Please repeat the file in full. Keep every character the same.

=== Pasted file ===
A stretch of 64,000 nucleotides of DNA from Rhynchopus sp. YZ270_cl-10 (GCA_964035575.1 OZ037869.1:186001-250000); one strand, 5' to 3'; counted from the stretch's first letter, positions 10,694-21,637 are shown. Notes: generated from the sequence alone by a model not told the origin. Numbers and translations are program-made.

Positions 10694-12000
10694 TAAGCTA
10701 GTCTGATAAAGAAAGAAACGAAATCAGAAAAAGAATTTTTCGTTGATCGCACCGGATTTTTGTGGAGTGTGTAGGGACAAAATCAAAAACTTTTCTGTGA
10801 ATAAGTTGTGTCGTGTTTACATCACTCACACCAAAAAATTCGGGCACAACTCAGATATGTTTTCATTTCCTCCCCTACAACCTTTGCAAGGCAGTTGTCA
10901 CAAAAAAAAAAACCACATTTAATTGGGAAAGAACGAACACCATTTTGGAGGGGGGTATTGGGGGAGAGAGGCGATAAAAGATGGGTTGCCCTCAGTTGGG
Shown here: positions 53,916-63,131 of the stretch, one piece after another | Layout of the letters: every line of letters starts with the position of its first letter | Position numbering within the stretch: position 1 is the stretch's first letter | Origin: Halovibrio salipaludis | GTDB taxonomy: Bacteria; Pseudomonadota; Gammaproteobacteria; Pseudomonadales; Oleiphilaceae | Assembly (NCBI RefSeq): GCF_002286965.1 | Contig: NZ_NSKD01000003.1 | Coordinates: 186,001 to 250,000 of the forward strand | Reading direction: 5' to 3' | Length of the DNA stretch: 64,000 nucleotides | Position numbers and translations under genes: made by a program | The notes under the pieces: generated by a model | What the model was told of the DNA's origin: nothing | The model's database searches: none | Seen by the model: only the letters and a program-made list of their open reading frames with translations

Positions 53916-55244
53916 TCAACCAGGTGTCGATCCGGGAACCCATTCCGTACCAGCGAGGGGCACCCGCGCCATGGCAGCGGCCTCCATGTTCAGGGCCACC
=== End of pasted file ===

A stretch of 64,000 nucleotides of DNA from Rhynchopus sp. YZ270_cl-10 (GCA_964035575.1 OZ037869.1:186001-250000); one strand, 5' to 3'; counted from the stretch's first letter, positions 10,694-21,637 are shown. Notes: generated from the sequence alone by a model not told the origin. Numbers and translations are program-made.

Positions 10694-12000
10694 TAAGCTA
10701 GTCTGATAAAGAAAGAAACGAAATCAGAAAAAGAATTTTTCGTTGATCGCACCGGATTTTTGTGGAGTGTGTAGGGACAAAATCAAAAACTTTTCTGTGA
10801 ATAAGTTGTGTCGTGTTTACATCACTCACACCAAAAAATTCGGGCACAACTCAGATATGTTTTCATTTCCTCCCCTACAACCTTTGCAAGGCAGTTGTCA
10901 CAAAAAAAAAAACCACATTTAATTGGGAAAGAACGAACACCATTTTGGAGGGGGGTATTGGGGGAGAGAGGCGATAAAAGATGGGTTGCCCTCAGTTGGG
Shown here: positions 53,916-63,131 of the stretch, one piece after another | Layout of the letters: every line of letters starts with the position of its first letter | Position numbering within the stretch: position 1 is the stretch's first letter | Origin: Halovibrio salipaludis | GTDB taxonomy: Bacteria; Pseudomonadota; Gammaproteobacteria; Pseudomonadales; Oleiphilaceae | Assembly (NCBI RefSeq): GCF_002286965.1 | Contig: NZ_NSKD01000003.1 | Coordinates: 186,001 to 250,000 of the forward strand | Reading direction: 5' to 3' | Length of the DNA stretch: 64,000 nucleotides | Position numbers and translations under genes: made by a program | The notes under the pieces: generated by a model | What the model was told of the DNA's origin: nothing | The model's database searches: none | Seen by the model: only the letters and a program-made list of their open reading frames with translations

Positions 53916-55244
53916 TCAACCAGGTGTCGATCCGGGAACCCATTCCGTACCAGCGAGGGGCACCCGCGCCATGGCAGCGGCCTCCATGTTCAGGGCCACC